55      As regards the latter claim in particular, it is important to note, first, that the General Court was required, in the judgment under appeal, to ascertain that EUIPO had not infringed Article 76(1) of Regulation No 207/2009 which, in proceedings concerning absolute grounds for refusal, requires the latter to carry out an ex officio examination of the facts and establish to the requisite legal standard the presence of such grounds. Secondly, the need to examine contextual factors such as those set out in paragraph 52 of the present judgment for the purposes of a concrete assessment of how the relevant public perceives the mark applied for is in no way subject to the condition that it must be established that that public recognises in that mark the title of the eponymous comedy or that it perceives that mark as a ‘joke’, since the absence of those two circumstances does not, in fact, serve to establish an affront to accepted principles of morality.

56      Lastly, it should also be added that, contrary to the General Court’s finding in paragraph 29 of the judgment under appeal, that ‘there is, in the field of art, culture and literature, a constant concern to preserve freedom of expression which does not exist in the field of trade marks’, freedom of expression, enshrined in Article 11 of the Charter of Fundamental Rights of the European Union, must, as EUIPO acknowledged at the hearing and as the Advocate General states in points 47 to 57 of his Opinion, be taken into account when applying Article 7(1)(f) of Regulation No 207/2009. Such a finding is corroborated, moreover, by recital 21 of Regulation No 2015/2424, which amended Regulation No 207/2009 and recital 21 of Regulation 2017/1001, both of which expressly emphasise the need to apply those regulations in such a way as to ensure full respect for fundamental rights and freedoms, in particular freedom of expression.

57      It follows from all of the foregoing considerations that the interpretation and application of Article 7(1)(f) of Regulation No 207/2009, as carried out by the General Court in the judgment under appeal, are vitiated by errors of law, which are sufficient in themselves for the Court of Justice to allow the first ground of appeal, without it being necessary to examine the other arguments relied on by the appellant in support of that ground of appeal.

58      Consequently, the judgment under appeal must be set aside, without there being any need to examine the other grounds of appeal.

 The action before the General Court

59      Pursuant to the first paragraph of Article 61 of the Statute of the Court of Justice of the European Union, if the appeal is well founded, the Court may itself give final judgment in the matter, where the state of the proceedings so permits.

60      That is so in the present case.

61      By its first plea in law, the applicant before the General Court claimed that the decision at issue infringes Article 7(1)(f) of Regulation No 207/2009.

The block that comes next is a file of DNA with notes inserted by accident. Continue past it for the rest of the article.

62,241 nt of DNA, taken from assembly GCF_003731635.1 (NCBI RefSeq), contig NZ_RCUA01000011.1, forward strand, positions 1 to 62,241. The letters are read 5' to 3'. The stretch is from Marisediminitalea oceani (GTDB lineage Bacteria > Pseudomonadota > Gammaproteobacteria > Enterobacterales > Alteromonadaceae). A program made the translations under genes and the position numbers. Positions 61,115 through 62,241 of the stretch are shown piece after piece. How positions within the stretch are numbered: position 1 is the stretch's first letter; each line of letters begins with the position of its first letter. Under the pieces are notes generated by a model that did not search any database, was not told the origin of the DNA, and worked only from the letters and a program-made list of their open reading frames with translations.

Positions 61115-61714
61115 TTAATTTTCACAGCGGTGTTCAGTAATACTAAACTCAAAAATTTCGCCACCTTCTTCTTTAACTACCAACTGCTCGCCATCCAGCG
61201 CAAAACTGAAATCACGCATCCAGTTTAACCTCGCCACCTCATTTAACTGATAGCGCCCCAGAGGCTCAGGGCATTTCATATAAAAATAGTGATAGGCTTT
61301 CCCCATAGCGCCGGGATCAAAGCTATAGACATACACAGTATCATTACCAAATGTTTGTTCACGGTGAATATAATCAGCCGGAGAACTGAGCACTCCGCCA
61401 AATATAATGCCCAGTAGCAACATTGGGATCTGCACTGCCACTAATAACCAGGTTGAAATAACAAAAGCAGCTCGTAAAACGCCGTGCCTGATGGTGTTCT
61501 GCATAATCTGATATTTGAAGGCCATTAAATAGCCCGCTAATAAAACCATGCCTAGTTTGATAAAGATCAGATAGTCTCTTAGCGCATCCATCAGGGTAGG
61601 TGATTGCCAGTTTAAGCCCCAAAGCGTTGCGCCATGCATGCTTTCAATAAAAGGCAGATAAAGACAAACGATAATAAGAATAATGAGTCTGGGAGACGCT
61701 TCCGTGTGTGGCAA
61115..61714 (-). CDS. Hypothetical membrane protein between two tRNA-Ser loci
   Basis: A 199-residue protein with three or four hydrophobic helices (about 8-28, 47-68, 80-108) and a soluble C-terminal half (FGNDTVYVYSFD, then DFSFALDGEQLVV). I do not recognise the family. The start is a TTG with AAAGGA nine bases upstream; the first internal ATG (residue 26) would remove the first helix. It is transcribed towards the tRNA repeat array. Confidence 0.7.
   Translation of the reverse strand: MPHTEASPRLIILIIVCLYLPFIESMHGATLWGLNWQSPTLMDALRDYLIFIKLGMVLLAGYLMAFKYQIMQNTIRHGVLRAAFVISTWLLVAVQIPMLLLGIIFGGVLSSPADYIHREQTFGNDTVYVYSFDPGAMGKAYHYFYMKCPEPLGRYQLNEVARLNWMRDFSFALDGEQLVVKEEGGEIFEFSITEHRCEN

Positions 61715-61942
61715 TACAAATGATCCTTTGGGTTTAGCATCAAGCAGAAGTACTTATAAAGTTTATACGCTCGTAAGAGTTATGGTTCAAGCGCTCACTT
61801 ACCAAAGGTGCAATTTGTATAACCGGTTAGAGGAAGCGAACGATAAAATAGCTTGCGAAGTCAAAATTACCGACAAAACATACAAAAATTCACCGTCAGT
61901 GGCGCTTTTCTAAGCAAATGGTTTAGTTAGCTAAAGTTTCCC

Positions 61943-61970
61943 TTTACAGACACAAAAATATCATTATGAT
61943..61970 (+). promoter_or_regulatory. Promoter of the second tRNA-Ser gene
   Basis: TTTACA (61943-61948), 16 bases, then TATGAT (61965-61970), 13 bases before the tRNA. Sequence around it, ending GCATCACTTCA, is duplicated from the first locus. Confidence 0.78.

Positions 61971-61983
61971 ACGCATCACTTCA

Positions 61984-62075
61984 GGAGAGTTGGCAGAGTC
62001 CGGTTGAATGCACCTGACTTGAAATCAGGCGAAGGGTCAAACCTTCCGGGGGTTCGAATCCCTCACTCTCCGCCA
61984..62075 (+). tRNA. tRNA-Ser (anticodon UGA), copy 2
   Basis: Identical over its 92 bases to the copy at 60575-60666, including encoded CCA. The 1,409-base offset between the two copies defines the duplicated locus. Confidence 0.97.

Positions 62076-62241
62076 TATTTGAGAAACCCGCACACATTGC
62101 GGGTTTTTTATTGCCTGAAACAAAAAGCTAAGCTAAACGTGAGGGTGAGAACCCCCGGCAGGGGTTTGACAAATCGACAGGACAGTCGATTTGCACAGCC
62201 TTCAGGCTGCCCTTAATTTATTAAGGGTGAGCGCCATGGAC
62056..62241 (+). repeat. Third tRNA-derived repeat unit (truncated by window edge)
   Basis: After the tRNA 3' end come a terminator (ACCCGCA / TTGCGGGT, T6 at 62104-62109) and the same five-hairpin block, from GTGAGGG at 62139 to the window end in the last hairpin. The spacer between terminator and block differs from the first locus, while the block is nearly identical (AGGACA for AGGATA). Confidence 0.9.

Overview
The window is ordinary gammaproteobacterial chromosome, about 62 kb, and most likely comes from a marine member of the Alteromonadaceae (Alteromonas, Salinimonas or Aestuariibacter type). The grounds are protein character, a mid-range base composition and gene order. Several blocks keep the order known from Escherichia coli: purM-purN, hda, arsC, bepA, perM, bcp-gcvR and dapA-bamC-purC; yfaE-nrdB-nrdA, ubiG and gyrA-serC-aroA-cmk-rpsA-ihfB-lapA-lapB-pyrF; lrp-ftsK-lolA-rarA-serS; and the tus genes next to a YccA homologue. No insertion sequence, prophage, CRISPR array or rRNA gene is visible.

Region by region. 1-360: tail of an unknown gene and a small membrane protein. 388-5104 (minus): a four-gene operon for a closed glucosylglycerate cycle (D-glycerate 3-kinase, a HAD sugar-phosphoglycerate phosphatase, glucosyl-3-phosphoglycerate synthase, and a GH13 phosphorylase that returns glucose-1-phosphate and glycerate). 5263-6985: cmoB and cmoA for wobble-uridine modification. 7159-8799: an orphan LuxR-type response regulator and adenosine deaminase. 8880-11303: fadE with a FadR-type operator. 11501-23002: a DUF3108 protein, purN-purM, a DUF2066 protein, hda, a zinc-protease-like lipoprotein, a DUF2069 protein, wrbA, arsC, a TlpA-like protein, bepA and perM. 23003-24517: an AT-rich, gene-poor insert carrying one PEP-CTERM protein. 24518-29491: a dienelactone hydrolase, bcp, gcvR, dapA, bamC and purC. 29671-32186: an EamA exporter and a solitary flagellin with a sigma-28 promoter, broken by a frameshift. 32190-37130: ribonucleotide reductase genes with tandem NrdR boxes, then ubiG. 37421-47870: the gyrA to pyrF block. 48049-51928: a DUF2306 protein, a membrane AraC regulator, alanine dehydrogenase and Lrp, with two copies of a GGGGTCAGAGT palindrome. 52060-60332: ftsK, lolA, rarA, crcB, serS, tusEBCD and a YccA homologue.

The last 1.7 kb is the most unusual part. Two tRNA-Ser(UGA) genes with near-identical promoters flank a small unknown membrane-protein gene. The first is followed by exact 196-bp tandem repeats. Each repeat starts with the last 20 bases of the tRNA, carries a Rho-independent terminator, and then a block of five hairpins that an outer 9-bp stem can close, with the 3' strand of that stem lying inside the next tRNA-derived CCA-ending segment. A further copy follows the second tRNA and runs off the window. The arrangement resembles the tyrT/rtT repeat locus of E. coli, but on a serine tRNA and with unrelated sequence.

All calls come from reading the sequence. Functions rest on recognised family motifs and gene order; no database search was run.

62      However, it must be noted that that decision, and in particular the examination carried out in paragraphs 21 to 41 of the perception by the relevant public of the mark applied for, largely presents the same errors as those which vitiate the judgment under appeal.

63      Thus, having found, in essence, in paragraphs 21 to 23 of the contested decision that the relevant public recognises in the first part of the trade mark applied for the English phrase ‘Fuck you’, the Board of Appeal noted in paragraphs 24 to 28 of that decision that that phrase is vulgar and offensive. It subsequently found, in paragraphs 29 to 33 of that decision, that the addition of the element ‘Göhte’ is not capable of substantially altering the perception of the insult ‘Fack ju’, on the basis of a largely abstract assessment of the English phrase ‘Fuck you’ and without taking into account the contextual factors mentioned in paragraph 52 of the present judgment.

64      With regard to those factors, the Board of Appeal accepted, in paragraph 36 of the decision at issue, that it can be deduced beyond doubt from the documents produced by the appellant that the comedy Fack ju Göhte — which was seen by almost 7.4 million spectators in Germany — and the comedy Fack ju Göhte 2 are among the most successful German films in terms of number of spectators and have also been very successful in Austria. The Board of Appeal found that it can therefore be presumed that the relevant German-speaking public at large has, at the very least, already heard of these comedies. However, the Board of Appeal considered, in paragraph 37 of that decision, that it would not be possible to infer from the wide success of those comedies with the relevant public that the latter would not be shocked by their title, since the title is not descriptive of the content of those comedies and Goethe, in particular, plays no part in them. Instead, the use of the insult ‘Fack ju’ as a film title does not say anything about the acceptance of that insult in society.

65      On the one hand, however, the title of a film need not be descriptive of its content in order to constitute a relevant contextual factor in assessing whether the relevant audience perceives that title and an eponymous word sign as contrary to accepted principles of morality.